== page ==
Protecting Outstanding Underwater Cultural Heritage through the World Heritage Convention: The Titanic and Lusitania as World Heritage Sites

in The International Journal of Marine and Coastal Law
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Abstract

Despite growing recognition of the global value of underwater cultural heritage (uch), along with intensified international efforts to ensure its protection, the possibility of its inscription on the World Heritage List has never been comprehensively examined. Arguing that the unesco 2001 Convention on the Protection of Underwater Cultural Heritage (uch Convention) is insufficient alone to protect globally outstanding wrecks, such as the Titanic and the Lusitania, this article examines in detail the many legal and practical challenges involved with listing such sites under the World Heritage Convention. By reviewing key international agreements such as the uch Convention, World Heritage Convention, Law of the Sea Convention and the International Titanic Agreement, it draws the conclusion that it is the improved offshore management of uch—through ‘cultural’ marine protected areas operating under the framework of the uch Convention—which would open the possibility of nomination to the World Heritage List.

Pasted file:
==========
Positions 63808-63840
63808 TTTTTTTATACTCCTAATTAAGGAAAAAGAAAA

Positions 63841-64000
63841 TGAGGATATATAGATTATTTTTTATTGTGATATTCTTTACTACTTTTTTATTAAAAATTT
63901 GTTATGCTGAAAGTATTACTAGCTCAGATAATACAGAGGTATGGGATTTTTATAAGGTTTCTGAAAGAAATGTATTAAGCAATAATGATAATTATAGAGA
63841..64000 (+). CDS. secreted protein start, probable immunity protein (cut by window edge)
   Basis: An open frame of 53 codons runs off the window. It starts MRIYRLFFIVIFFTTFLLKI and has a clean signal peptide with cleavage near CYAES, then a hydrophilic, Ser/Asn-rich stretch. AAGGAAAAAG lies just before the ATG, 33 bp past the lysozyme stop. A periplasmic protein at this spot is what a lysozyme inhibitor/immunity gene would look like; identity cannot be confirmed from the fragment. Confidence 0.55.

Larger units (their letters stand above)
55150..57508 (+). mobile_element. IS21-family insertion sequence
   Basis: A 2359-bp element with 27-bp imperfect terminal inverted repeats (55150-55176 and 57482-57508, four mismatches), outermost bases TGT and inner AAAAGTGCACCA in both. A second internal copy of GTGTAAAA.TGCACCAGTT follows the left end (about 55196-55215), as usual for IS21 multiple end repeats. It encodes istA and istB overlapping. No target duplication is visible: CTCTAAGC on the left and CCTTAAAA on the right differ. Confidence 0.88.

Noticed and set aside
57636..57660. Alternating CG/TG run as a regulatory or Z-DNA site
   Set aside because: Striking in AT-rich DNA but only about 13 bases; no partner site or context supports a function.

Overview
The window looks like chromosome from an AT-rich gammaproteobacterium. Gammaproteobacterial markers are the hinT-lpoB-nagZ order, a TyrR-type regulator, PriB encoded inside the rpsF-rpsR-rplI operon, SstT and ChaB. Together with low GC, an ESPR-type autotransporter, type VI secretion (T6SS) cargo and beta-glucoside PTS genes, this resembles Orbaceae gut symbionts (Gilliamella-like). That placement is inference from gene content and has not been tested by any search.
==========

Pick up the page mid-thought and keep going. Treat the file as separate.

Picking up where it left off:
Protecting Outstanding Underwater Cultural Heritage through the World Heritage Convention: The Titanic and Lusitania as World Heritage Sites

in The International Journal of Marine and Coastal Law